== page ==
5 Ways to Avoid Mid-Year Burnout

Five Ways to Avoid Mid-Year Burnout

Whether it be the lack of sun due to cloudy skies, the snow-covered world begging us to hibernate, or rainy weather forbidding us to explore outside, the fact is mid-year for most homeschooling families is hard. If we aren’t careful, our excitement for learning can quickly turn into mid-year burnout.

The year is half over, the review portion of our materials has long passed and we are now into the nitty-gritty of our lessons; the harder sections which stretch our kids minds and add those wrinkles to the brain. Add to this the cooler weather, practically forcing us indoors, and you soon have the makings of an unhappy family.

What’s a parent to do? How do we turn our routine around so mom doesn’t go crazy and the kids don’t start climbing the walls? Over the years, we’ve learned a couple of changes in our routine help us avoid mid-year burnout and help us finish strong:

Get Fresh Air – Even if you’re just going for a brisk walk or stepping onto your front porch, take a moment to enjoy some fresh air. Being indoors constantly can leave you feeling claustrophobic and tired. Our bodies need sunshine and clean air in order to function well. Plus, it doesn’t hurt the soul to enjoy God’s creation.

Change Your Routine – Tired of doing the same ol’ thing? Try changing it up! Switch your routine of subjects around. Change which days you do your chores. Find some creative way to mix things up, without making your life madness. Just a little altering might help you view life a little differently.

Exercise – You’ve been inside too much, possibly sitting down a bulk of the day. Consider getting a little exercise and stretching out those muscles. Running, jogging, and hiking are all great ways to get some exercise. If you can’t get outdoors, consider aerobic routines which the kids could do with you.

Take a Moment For Yourself – Let’s face it, when the family is forced to stay indoors all day, the kids tend to want more attention. They’ve played with all their toys, watched all their movies, read all their books, and are, frankly, just as stir crazy as you are right now. Consider trading play days with friends, giving each other an afternoon ‘off’ to just relax and enjoy peace and quiet. Ask Dad to watch the kids for the night and go enjoy a cup of coffee with a friend. Have Grandma watch the kids and you both go enjoy a movie! No matter how you manage it, take a moment or two for yourself; breathe and refresh your soul in order to finish your year well.

Spend Some Time With Friends or Fellow Homeschoolers – It helps to commiserate fellowship with other homeschooling parents who completely understand what you are going through. Set up a play date, park day, baking day, any day, just to visit with friends. Spend the day encouraging one another and exploring ways to break the lethargy which seems to be taking hold.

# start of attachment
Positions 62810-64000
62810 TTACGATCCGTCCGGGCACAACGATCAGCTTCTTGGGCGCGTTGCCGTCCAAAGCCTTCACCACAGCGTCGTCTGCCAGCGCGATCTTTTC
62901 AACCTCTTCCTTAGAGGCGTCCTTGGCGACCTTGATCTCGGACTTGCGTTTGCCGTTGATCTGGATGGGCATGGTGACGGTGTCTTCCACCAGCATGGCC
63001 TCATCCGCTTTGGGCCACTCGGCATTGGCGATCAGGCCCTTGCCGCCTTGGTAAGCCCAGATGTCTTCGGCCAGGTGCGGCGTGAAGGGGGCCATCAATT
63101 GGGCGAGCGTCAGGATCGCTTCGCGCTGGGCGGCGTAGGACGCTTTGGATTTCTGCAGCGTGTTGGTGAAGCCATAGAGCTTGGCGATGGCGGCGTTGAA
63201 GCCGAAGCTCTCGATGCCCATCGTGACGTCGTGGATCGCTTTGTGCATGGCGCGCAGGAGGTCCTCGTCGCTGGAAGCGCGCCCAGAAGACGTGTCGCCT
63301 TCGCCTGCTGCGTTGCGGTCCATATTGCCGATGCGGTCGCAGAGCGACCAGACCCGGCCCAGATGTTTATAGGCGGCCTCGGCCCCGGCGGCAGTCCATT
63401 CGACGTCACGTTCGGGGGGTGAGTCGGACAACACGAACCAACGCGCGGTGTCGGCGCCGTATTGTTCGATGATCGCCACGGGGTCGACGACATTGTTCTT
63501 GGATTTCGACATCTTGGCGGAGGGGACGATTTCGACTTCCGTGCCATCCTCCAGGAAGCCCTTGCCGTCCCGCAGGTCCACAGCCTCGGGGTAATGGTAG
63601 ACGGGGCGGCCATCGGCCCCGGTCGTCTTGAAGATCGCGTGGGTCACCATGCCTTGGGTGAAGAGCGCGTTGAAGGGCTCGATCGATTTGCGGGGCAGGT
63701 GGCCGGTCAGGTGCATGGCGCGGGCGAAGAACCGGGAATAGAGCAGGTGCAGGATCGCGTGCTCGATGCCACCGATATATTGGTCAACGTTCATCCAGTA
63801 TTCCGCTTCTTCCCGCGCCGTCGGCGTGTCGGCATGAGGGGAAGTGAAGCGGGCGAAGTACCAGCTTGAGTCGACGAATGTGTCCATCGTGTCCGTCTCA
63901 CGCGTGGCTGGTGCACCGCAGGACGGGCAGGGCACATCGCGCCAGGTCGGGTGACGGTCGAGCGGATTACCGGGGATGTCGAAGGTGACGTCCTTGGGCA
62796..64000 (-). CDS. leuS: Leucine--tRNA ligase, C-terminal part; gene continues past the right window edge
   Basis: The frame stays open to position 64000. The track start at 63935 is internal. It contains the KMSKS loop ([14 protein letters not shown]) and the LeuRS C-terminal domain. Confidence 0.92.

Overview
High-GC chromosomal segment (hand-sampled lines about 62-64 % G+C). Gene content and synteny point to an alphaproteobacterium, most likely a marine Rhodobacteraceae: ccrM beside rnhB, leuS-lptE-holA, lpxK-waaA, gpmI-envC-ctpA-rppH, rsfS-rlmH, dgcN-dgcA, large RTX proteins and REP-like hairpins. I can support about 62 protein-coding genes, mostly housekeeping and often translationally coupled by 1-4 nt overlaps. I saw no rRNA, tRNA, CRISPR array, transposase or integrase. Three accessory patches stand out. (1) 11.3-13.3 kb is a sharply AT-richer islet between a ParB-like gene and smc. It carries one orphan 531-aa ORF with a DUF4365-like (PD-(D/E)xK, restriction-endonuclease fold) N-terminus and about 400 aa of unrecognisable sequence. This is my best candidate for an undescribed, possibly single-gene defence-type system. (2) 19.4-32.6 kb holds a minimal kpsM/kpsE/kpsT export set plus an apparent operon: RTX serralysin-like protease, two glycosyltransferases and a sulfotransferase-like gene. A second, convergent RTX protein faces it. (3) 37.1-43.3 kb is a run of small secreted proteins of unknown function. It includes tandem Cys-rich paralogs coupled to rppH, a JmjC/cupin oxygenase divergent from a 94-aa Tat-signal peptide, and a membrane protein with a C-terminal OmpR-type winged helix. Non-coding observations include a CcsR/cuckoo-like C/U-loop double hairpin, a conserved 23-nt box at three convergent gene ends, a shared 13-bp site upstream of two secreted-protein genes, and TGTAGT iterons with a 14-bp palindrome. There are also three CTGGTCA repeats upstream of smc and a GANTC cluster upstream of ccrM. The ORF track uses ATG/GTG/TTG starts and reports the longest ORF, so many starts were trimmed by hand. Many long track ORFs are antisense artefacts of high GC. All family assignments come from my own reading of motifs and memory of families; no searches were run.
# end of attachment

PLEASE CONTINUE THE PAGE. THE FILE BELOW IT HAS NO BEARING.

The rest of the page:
The year is about half over. (At least for those following a traditional learning routine.) Don’t allow a short season of restlessness to overshadow the amazing year you’ve been having so far. Take charge of life and get out of the winter rut.

Find what works for you, make it happen, and finish your year strong. Enjoy your adventure!
Cristina

“Come to me, all who labor and are heavy laden, and I will give you rest. Take my yoke upon you, and learn from me, for I am gentle and lowly in heart, and you will find rest for your souls. For my yoke is easy, and my burden is light.”

~ Matthew 11:28-30

We’re Curious… As a mom, one of the hardest (and silliest) things I used to let bug me was allowing my kids to play in the rain. I was always taught this could make kids sick and, frankly, what was I going to do with all those wet clothes? To my kids’ delight, we got over this and have awesome pictures to show for it. What was one of the hardest (and silliest) things that used to bother you about rainy/snowy days?

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4 thoughts on “5 Ways to Avoid Mid-Year Burnout

  1. I chose not to homeschool my son but I fear he has gotten over the excitement of school. He now gives trouble waking up and is in no hurry to go. He gives no trouble going so I don’t fear bullying and doesn’t say he hates school. The excitement is just no longer there. Maybe some of these tips will help him.

    Liked by 1 person

  2. Good perspectives. It’s a great thing to homeschool. As one who taught in the class, I can say earlier on I was able to do so much more, but times quickly changed and we have what we have today. I used to look forward to each and every day. The standards? Easy peezy. The curriculum? Been there, done that. After a couple of years, we were on a roll. But then, changes came every year and the test became more and more. If I were to home school, what a freedom of opportunity. Look at what the students are required to know, but also put in what you understand to be important. And make much of it fun. Washington crossing the Delaware? Dress up and give everyone their parts in the play, after they’ve read what the entire event entailed. Learning about area and measurement. Make bird houses. Teaching about steps? Follow recipes, and show what happens when steps are missed or swapped, then have the little ones write the steps to something they know how to do. Also, they can create their own board games, but they must also write the instructions in how to play. Then play the game. Anything not understood can then be added to the instructions. And as the years pass, reread the Declaration of Independence and The U.S. Constitution so they truly understand what this country means and why it’s your decision concerning their education. Oh, watch Mr. Smith Goes to Washington.

    Liked by 2 people

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